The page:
The extra time spent on developing custom software pays back for itself by reducing training and familiarization time on a recurring basis. With custom software, employees and other stakeholders are spared from spending long hours learning how to avoid unwanted features, or digging through the interface to find the required feature. The frustration of not being able to find the required feature, or the software not working as expected is profound in field service, where stress is high, every second spent on the field is critical to revenues and customer satisfaction, and the next client is always breathing down the neck.
Custom built field service apps are lean, avoiding unnecessary and unwanted features. This spirit rubs off to the actual work environment as well.
As developers of custom app iterate software truly reflecting the business, it gives scope to identify opportunities and improve processes. A custom app offers the business its own base for operations, without having to rely on third-party providers to provide missing features and be held up for lack of such options. In today’s fast-paced business environment, the ability to expand the platform as rapidly as needed is priceless and a source of valuable competitive advantage.
In field service, custom software offers the ability to easily archive data, identify actionable trends and opportunities, make real-time tweaks in processes based on an uncontrollable external environment, and do much more.
Custom made field service app offers spin-off advantages of IP ownership and data ownership. This, in turn, may indirectly increase the company value. For companies who have to create value for their investors, owning a custom app is a smart move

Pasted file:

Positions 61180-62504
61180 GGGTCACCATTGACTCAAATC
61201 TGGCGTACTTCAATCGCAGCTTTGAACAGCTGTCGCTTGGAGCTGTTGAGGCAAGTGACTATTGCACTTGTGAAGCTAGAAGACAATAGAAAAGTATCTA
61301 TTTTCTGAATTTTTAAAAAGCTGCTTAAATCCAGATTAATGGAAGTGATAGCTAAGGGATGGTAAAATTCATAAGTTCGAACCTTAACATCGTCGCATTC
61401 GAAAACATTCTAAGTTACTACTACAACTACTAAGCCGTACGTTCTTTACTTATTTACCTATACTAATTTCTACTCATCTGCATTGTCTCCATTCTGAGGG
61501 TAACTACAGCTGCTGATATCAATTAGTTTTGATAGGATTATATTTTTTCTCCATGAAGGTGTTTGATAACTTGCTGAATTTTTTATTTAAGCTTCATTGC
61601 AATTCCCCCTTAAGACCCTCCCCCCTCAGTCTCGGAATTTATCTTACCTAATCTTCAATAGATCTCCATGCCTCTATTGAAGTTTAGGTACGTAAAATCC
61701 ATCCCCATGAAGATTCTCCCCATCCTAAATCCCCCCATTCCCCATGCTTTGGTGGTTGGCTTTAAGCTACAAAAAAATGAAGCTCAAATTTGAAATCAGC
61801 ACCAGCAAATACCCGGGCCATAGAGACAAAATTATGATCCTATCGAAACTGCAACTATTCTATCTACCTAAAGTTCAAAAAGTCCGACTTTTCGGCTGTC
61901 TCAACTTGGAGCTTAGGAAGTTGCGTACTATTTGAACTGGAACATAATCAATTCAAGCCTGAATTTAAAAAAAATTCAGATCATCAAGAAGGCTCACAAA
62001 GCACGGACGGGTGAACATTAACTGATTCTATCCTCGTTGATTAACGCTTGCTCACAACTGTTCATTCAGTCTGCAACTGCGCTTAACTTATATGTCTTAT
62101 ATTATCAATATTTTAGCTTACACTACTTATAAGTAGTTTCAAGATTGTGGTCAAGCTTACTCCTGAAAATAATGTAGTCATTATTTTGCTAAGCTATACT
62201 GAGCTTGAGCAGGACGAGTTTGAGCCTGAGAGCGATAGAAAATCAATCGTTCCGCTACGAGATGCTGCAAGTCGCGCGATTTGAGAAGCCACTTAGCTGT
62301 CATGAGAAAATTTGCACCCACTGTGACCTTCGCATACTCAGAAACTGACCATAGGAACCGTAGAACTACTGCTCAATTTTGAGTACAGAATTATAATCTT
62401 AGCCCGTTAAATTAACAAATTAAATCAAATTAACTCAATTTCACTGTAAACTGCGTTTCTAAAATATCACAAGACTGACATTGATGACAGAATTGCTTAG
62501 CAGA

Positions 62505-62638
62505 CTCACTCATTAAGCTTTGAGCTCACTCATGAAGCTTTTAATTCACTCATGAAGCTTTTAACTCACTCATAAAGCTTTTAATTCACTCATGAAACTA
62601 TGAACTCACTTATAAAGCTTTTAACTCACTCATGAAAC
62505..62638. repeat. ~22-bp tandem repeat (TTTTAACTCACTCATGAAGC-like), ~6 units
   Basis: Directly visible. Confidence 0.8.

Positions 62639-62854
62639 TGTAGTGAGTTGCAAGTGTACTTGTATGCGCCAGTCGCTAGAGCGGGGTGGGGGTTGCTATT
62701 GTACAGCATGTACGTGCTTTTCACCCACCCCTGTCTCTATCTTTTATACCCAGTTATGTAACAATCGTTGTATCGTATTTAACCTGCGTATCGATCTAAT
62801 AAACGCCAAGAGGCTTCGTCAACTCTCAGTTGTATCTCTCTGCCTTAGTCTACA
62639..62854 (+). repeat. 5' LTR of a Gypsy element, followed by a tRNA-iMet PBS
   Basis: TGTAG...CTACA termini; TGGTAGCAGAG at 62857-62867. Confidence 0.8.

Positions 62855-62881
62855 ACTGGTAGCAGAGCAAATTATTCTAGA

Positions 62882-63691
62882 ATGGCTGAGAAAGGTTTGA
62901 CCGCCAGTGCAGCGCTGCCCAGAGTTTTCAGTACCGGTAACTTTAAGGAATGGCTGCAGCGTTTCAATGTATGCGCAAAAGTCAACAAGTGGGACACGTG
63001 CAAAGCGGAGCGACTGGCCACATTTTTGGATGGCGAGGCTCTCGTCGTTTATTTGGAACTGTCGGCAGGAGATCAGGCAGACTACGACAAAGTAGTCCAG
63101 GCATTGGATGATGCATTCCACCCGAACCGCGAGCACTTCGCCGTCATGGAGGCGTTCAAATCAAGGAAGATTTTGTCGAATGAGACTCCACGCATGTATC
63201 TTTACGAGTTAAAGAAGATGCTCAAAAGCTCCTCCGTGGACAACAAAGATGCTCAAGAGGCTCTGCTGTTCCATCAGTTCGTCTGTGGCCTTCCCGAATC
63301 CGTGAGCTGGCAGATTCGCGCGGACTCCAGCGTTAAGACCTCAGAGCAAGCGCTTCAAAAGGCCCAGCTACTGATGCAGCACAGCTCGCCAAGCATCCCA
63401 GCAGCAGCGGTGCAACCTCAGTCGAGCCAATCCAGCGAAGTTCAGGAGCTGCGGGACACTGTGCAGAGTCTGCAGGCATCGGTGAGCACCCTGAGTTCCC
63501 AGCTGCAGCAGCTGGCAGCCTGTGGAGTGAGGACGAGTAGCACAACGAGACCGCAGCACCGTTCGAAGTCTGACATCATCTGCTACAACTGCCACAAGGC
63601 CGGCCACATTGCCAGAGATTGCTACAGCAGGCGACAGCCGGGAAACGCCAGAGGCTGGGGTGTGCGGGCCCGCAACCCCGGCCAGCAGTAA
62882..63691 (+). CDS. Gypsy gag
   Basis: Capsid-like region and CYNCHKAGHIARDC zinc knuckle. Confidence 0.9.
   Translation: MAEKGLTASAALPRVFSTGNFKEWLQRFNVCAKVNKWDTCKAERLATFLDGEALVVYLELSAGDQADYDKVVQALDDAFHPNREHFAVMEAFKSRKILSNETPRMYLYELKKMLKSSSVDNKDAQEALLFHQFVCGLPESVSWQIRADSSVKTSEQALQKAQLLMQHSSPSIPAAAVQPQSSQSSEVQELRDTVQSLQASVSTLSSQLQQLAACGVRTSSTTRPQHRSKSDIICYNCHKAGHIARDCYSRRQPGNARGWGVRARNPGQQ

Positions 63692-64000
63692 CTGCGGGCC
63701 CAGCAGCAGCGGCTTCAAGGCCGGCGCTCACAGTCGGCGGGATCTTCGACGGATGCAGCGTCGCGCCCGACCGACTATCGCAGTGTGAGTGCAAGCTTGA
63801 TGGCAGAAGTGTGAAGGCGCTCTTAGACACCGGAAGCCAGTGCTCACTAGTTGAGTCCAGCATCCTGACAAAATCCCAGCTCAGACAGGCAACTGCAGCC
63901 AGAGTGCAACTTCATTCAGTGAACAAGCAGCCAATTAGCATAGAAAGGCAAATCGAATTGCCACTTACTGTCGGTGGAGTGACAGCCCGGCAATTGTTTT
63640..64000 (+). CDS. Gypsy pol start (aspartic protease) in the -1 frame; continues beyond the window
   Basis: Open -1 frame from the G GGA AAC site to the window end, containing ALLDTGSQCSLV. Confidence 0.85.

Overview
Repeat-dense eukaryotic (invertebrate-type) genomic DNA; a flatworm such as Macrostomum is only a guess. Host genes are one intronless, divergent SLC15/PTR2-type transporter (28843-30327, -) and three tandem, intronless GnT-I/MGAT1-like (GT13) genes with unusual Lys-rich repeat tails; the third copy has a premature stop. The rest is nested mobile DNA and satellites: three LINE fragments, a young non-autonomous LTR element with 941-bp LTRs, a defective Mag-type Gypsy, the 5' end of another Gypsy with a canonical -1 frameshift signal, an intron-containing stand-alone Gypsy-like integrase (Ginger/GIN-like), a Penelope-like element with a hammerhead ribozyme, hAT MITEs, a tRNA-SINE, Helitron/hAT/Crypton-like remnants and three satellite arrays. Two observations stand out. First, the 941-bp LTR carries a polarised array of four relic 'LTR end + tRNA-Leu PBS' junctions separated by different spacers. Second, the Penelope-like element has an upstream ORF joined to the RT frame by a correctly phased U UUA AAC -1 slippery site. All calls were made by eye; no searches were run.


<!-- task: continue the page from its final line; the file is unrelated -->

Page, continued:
Likewise, data is a valuable commodity and a critical source of competitive advantage in today’s age of Big Data. With a generic, prebuilt field service app, the enterprise has no control over the data, and may not even be able to retrieve it fully. With custom software, all collected data remains firmly in control of the enterprise.
The initial purchase cost of the software is just one of the several factors determining the total cost. The generic off-the-shelf software comes with several hidden or invisible costs such as the cost of upgrades, software support, licensing fees, per-website or installation licenses, and per-seat costs and more. Over time these fees may add up and exceed the cost to develop and maintain a custom software. As things stand, unless the business is too simple and there is no prospects op scale-up in the foreseeable future, developing custom software is the way to go. The only caveat is a tie-up with a strategic partner who knows what they are doing.
Aarathy is a Senior Digital Marketing Analyst at ReachOut Suite. She is majorly into content marketing and focuses on getting the messaging right across a host of marketing collaterals. While not working on content, you can find her juggling SEO, social media, branding and more. She enjoys exploring new frontiers in digital marketing and the associated challenges keep her going.